Sunday, September 16, 2018

September 15: Hiking Club on peaks in the San Gabriels


Group photo on the summit
Downtown LA, the ocean beyond, Mt Wilson observatory at far right

Monday, September 10, 2018

September 3-9: CO-NM Trip

 Labor Day Weekend I visited my brother in Denver, then spent the next week driving down thru central Colorado to Taos and Albuquerque.  My idea was to climb one of the Collegiate Peaks in the Sawatch Range on the Continental Divide.  Plan was to stay two nights in Buena Vista, climb Mt Harvard, then climb the highest peaks in New Mexic, which are clustered above Taos.  I dropped off the car and flew home from Albuquerque.

The 1880's county courthouse in Buena Vista
Early on summit day, Mt Harvard has a new mantle of snow
Route to Mt Harvard summit
But upon waking up the peaks displayed a dusting of snow. This didn’t make 14421’ Mt Harvard impossible, but summit conditions would be a frozen whiteout with wind and no view.
At the edge of the clouds at Bear Lake
I stopped for lunch at the cloud ceiling at 12400’ Bear Lake - my turnaround point. It was a dramatic day for photos and instead of feeling cheated, I enjoyed the opportunity to hike again over Colorado tundra.
The clouds cleared for a view south to Mt Yale
On the return I met a young hiker with a PCT patch on his pack.  I inquired, he said he hiked the trail in 2017, and in short time we were discussing common friends.  

South of Buena Vista a low divide separates the Arkansas drainage (which ends up in the Mississippi) from the Rio Grande headwaters, which drains straight south thru New Mexico. So I’d forgotten about Zebulon Pike, but while Lewis & Clark were yet on their way home from the NW in 1806, Thomas Jefferson sent Army Lt Zebulon Pike to explore the southern Louisiana Purchase by following the Arkansas River to its origin in the Rockies.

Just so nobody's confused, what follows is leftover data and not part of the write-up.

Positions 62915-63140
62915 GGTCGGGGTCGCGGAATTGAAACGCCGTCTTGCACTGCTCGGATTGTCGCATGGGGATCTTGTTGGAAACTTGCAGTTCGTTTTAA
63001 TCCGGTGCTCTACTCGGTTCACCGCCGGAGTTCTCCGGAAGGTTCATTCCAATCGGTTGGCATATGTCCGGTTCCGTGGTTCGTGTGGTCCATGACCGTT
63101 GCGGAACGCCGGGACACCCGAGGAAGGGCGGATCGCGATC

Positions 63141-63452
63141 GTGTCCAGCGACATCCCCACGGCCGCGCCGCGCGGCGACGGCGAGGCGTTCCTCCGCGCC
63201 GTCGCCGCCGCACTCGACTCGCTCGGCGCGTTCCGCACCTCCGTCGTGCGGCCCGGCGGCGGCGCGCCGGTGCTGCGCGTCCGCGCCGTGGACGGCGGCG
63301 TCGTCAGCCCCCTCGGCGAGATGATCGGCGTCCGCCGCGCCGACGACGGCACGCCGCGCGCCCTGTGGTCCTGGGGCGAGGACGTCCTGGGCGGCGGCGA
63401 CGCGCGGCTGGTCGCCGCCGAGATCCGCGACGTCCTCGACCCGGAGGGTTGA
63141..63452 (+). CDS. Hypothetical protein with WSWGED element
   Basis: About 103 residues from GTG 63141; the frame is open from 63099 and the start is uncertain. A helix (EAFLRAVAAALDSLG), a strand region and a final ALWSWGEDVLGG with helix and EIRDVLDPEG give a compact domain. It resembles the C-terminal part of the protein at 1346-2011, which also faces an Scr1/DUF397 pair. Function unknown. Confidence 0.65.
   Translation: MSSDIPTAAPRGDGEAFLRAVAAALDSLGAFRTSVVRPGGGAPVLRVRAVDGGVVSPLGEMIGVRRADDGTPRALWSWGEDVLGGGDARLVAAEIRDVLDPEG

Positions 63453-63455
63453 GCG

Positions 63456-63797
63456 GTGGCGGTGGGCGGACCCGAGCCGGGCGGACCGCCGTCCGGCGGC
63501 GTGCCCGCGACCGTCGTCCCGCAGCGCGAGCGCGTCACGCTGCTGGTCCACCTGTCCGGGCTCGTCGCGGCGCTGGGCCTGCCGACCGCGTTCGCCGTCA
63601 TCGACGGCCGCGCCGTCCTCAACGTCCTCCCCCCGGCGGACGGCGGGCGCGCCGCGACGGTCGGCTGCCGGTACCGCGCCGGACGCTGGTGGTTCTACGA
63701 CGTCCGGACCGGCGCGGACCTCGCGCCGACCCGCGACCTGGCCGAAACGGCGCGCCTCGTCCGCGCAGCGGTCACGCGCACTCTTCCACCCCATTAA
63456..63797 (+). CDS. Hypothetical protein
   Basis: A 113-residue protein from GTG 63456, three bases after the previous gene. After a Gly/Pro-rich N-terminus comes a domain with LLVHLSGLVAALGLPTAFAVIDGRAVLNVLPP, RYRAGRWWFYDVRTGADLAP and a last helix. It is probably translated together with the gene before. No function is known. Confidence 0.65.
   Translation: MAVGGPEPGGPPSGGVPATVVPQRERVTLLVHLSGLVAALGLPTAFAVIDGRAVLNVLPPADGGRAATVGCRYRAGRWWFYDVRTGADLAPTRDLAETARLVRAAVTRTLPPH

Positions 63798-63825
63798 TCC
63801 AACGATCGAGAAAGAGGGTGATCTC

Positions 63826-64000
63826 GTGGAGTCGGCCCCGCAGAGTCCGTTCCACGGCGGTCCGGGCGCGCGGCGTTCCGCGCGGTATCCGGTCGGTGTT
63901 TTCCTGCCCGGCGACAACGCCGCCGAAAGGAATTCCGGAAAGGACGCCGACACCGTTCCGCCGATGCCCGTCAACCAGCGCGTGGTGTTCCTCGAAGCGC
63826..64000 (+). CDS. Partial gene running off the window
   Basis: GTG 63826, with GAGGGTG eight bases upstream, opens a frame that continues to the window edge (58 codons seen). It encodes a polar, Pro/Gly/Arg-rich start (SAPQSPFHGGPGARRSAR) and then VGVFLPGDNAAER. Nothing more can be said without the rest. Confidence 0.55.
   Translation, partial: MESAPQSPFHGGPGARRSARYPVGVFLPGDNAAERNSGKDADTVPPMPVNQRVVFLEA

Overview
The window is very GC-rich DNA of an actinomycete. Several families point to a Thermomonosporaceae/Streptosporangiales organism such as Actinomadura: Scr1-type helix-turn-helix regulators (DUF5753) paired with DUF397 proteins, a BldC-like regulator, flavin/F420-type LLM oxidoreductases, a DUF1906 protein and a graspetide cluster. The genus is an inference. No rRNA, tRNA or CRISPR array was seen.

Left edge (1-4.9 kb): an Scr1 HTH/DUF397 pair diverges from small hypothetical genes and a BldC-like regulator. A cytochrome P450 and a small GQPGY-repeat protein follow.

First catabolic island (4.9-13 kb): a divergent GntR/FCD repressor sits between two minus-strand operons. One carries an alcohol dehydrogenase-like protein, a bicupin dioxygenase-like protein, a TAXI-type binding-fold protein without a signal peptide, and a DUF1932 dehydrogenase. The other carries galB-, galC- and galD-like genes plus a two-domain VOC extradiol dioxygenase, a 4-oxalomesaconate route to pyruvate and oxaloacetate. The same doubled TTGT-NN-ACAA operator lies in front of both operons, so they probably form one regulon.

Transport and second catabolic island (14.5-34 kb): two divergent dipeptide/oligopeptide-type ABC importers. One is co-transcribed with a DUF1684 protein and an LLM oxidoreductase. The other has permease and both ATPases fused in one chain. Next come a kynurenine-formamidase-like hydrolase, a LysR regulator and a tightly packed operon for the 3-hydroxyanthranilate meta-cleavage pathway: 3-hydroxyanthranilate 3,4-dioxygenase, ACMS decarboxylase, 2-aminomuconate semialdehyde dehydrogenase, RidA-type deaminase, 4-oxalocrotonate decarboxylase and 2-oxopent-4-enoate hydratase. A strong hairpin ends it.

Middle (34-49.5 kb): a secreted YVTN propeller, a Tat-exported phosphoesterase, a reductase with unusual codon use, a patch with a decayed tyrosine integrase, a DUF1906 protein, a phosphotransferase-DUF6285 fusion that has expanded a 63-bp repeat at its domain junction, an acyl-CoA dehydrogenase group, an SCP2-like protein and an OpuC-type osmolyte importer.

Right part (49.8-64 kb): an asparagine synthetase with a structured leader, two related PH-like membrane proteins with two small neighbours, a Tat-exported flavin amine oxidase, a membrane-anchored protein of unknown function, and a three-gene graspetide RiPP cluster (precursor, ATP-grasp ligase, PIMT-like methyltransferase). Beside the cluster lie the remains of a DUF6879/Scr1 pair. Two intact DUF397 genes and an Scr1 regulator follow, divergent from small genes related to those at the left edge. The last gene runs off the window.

Roadside display near Alamosa

They followed the drainage beyond his 14000’ namesake peak,  then ended up wasting time traveling in in a big circle, then not far from this roadside display – which was New Spain and had been already for a hundred years - they found themselves under foreign jurisdiction, earning a forced escort to the Chihuahuan capital city by Spanish troops.  There the governor released them, as Mexico was not at war with the US, but Zeb and the boys then got escorted all the way back to Natchitoches Louisiana, and never even got  overtime pay.  Kind of a bummer trip, not as inspirational as the Lewis & Clark story, which is why you didn't learn about it in history class.  Anyway, Pike's expedition stumbled into Spanish territory thru that low notch in the Sangre de Cristo range:
Medano Pass, with Great Sand Dunes below
 Yeah, and they remarked about the Great Sand Dunes in their journal.

Dunes with the Sangre de Cristo range behind
I wanted to hike to the 750' high summit dune but didn't have time.

Looks like a big climb
I drove another two hours south to Taos, where I met my friend Nina for some hikes.
On a hike in the  Rio Grande Gorge
Old petroglyphs
The Sangre de Cristos form the tailbone of the Rocky Mountains, the southern end that finally peters out around Santa Fe -  but not before presenting several 12,000 - 13,000' peaks. We climbed 13,161' Wheeler Peak, the highest in the state, and four attendant peaks.  It was a five peak day!
 
At the register on Wheeler Peak's summit
A herd of bighorns inhabits these heights
Scenery on the descent
Sunset from Taos



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